CENTRAL ASIA – General Information

Early History.
40,000BC – Neanderthal man remains found in cave near Samarkand.
3,500BC – Botai Culture of N Kazakhstan domesticated horses and horse-based nomadism becomes the dominant steppe culture.
Cultural continuity begins in the late 3rd millennium BC, with the Indo-Iranians, speakers of an unrecorded dialect related distantly to English. They passed through Central Asia from their homeland in southern Russia on their way to India and Iran. They herded cattle, forged iron, invented the wheeled chariot and buried their nobles in burial mounds. The Tajik people are linguistic descendants. The Sakas (part of the Scythians people) left rock carvings across Central Asia (best remnant is the ‘Golden Man’ find outside Almaty).
3,000BC – The Bronze Age Gonur-Depe in Turkmenistan was one of the great cities of the ancient world and was an early center of Zorastrianism.
2,000BC – The Oxus River changes flow draining north into the Aral Sea instead of west into the Caspian forming the Khrezm delta and a major center of development.
6th century. Recorded history begins with the large Archaemenad empire of Persia that created client kingdoms in Central Asia at Khiva, and Bactria in Afghan Turkmenistan.

Alexander the Great (356-323BC). From Macedonia, he had a key victory over his Persian nemesis, the Achaemenid emperor, Darius III in 330BC, and developed a taste for conquer. He founded Khojant in modern Tajikistan, conquered Samarkand and married the Bactrian princess Roxana. His growing megalomania and his followers became disenchanted. When he died in 323, he left no named heir.

East Meets West. Alexander was followed by an explosion of East-West cultural exchange. Hellenistic cities and Buddhist monasteries on the borders of Tajikistan, Uzbekistan and Afghanistan showed a fusion of Greek, Persian art forms.
In 138BC the Chinese emissary Zhang Qian took 13 years to reach the area and was successful in Chinese diplomacy and exploration setting the stage for the birth of the Silk Road.

Kushan Empire (250BC-226AD). After converting to Buddhism, it grew to control northern India and Afghanistan. Vigorous trade on the Silk Road spread Kushan and Buddhist culture. Coins bore images of Greek, Roman, Buddhist, Persian and Hindu deities. Tibetan and Chinese culture were permanently affected.
Huns ruled a vast section of Central Asia from 440-568 but were conquered by the western Turks whose ancestral homelands were in southern Siberia. They fused with the Sogdians from modern Tajikistan and Uzbekistan and their language became the lingua franca of the Silk Road.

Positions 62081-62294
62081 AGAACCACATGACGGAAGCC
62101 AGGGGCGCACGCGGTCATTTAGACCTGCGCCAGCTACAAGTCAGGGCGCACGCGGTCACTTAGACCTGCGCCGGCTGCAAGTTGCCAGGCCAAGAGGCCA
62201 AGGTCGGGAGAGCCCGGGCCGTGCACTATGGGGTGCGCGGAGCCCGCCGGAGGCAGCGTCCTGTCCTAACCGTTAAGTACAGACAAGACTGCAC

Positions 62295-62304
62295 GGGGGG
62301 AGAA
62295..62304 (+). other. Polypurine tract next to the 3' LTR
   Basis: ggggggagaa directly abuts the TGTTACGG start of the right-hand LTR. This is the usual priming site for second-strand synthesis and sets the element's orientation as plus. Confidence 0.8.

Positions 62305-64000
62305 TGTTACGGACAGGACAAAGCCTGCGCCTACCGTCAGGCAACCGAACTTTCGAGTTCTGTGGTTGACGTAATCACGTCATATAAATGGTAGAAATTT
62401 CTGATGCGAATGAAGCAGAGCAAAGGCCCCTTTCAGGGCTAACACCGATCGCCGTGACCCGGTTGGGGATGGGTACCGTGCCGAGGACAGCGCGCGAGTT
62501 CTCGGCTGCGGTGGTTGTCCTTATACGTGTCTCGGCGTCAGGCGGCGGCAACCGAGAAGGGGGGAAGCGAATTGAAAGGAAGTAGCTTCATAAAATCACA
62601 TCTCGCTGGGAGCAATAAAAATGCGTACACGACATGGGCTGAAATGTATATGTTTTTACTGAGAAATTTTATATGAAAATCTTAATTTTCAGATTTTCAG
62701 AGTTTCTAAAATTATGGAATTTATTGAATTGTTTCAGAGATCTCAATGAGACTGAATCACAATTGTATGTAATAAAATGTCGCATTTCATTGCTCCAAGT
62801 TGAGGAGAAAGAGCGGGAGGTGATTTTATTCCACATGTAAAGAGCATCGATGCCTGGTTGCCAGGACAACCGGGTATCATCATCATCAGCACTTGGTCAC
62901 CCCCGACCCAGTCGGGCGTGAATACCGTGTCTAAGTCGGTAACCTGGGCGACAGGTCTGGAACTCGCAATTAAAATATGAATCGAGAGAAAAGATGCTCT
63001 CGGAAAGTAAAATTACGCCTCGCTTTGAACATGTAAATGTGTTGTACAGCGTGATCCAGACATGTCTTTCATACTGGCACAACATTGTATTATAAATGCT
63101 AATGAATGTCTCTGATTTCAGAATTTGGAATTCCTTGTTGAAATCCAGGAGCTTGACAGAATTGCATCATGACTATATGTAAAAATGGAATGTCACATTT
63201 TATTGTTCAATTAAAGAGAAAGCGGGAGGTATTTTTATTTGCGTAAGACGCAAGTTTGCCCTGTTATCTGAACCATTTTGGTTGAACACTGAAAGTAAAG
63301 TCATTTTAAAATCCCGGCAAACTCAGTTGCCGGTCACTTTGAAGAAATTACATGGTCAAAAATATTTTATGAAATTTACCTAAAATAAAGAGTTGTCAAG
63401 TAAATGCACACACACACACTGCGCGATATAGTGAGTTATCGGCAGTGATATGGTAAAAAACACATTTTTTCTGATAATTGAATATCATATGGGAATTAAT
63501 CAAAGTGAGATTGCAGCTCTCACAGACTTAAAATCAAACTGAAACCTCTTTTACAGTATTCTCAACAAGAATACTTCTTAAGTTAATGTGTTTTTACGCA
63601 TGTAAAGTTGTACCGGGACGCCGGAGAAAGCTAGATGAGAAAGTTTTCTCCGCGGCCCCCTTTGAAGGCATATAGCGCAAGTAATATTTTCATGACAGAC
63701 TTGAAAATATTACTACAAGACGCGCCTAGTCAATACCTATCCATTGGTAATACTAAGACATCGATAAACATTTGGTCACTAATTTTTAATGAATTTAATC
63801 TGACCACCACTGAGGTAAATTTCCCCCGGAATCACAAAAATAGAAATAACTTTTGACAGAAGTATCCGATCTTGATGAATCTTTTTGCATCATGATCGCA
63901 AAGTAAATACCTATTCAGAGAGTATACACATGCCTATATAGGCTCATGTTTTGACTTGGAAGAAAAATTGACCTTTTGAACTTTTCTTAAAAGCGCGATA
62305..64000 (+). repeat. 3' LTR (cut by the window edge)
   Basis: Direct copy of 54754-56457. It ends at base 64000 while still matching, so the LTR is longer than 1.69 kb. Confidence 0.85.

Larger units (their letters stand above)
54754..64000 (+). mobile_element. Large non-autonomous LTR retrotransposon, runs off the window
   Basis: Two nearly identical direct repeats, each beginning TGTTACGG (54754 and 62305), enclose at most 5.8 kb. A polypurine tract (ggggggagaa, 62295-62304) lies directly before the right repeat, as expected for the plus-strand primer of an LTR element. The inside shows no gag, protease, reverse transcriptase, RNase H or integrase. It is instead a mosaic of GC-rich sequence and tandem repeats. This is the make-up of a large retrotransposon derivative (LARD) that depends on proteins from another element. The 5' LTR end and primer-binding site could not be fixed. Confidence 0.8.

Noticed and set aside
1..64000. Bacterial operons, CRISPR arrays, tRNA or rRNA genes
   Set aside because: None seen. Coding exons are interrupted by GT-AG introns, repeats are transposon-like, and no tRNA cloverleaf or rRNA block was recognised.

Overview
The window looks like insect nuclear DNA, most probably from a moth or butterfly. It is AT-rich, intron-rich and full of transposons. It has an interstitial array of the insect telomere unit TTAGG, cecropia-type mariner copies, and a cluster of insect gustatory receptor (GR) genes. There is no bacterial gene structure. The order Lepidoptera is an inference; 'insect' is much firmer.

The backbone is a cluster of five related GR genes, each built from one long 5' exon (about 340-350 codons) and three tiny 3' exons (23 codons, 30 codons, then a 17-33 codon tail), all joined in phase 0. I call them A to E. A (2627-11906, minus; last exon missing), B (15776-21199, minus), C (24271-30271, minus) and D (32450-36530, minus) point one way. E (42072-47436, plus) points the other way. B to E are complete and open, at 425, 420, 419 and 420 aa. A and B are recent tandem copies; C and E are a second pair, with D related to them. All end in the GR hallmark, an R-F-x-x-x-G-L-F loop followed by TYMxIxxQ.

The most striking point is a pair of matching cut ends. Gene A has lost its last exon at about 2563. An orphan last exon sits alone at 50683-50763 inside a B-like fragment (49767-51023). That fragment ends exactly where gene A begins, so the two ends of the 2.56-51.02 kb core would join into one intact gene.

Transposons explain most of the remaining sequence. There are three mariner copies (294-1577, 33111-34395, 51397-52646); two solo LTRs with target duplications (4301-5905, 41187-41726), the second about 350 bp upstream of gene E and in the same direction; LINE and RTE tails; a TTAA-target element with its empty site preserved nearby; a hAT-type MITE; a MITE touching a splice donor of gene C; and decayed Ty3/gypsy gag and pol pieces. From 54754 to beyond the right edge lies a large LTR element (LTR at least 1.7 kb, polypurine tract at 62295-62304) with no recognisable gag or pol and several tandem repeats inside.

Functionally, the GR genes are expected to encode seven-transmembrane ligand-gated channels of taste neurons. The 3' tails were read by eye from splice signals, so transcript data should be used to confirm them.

In 630 the Chinese Buddhist pilgrim Xuan Zang traveled to India via Issyk-Kol, Tashkent and Samarkand.

Islam. From 642-712 the Arab conquest of Central Asia brought Islam. The Chinese Tang dynasty expanded into Central Asia, but the Turks joined forces with Arabs and Tibetans to force them across the Tian Shan, marking the outer limits of the Chinese empire for good. China’s best secrets, papermaking and silk making were taken over by the Arabs who then had a commercial advantage all over Europe. This was the first mortal blow to the Silk Road.
By the 9th century, the peaceful Samanid dynasty brought Persian (Sunni Muslim) culture to Bukhara with some of the Islamic world’s best scholars in the city’s 133 madrassas. The famous library of Bukhara shone as one of the world’s great centers of intellectual development. Science, medicine, astronomy and mathematics (algebra) blossomed.
Karakhanids (Turkic) controlled the area from Burana in Kyrgyzstan to Talas, Kazakhstan in the west to Kashgar in the east and finally converted the population of Central Asia to Islam. Further south the Ghaznavids snuffed out Buddhism and introduced Islam to India. They were later snuffed out by the Seljuqs who controlled an area from Kashgar to the Mediterranean who by the 13th century were conquered by the Khorezmshah who came to control most of the Muslim world. Central Asia was in a perennial state of forgettable wars. In the 12th century, Merv in Turkmenistan was the largest city in the world.

Mongols. Chinggis Khan felt he had all the justification in the world to destroy Central Asia. In 1218, a governor in Otrar (in modern Kazakhstan) received a Mongol delegation to inaugurate trade relations, but he assassinated them all. His strategy of commerce became conquest and the rest is history. In 1219, with 200,000 men, he rode west from the Altay, sacked Khojand and Otrar (the governor had molten silver poured into his eyes) and Bukhara (here he announced “I am God’s punishment for your sins” and burned it to the ground, initially killing 30,000, but after it rebelled, he killed 180,000 in a week). News of this psychological warfare, unrivalled in history, travelled quickly.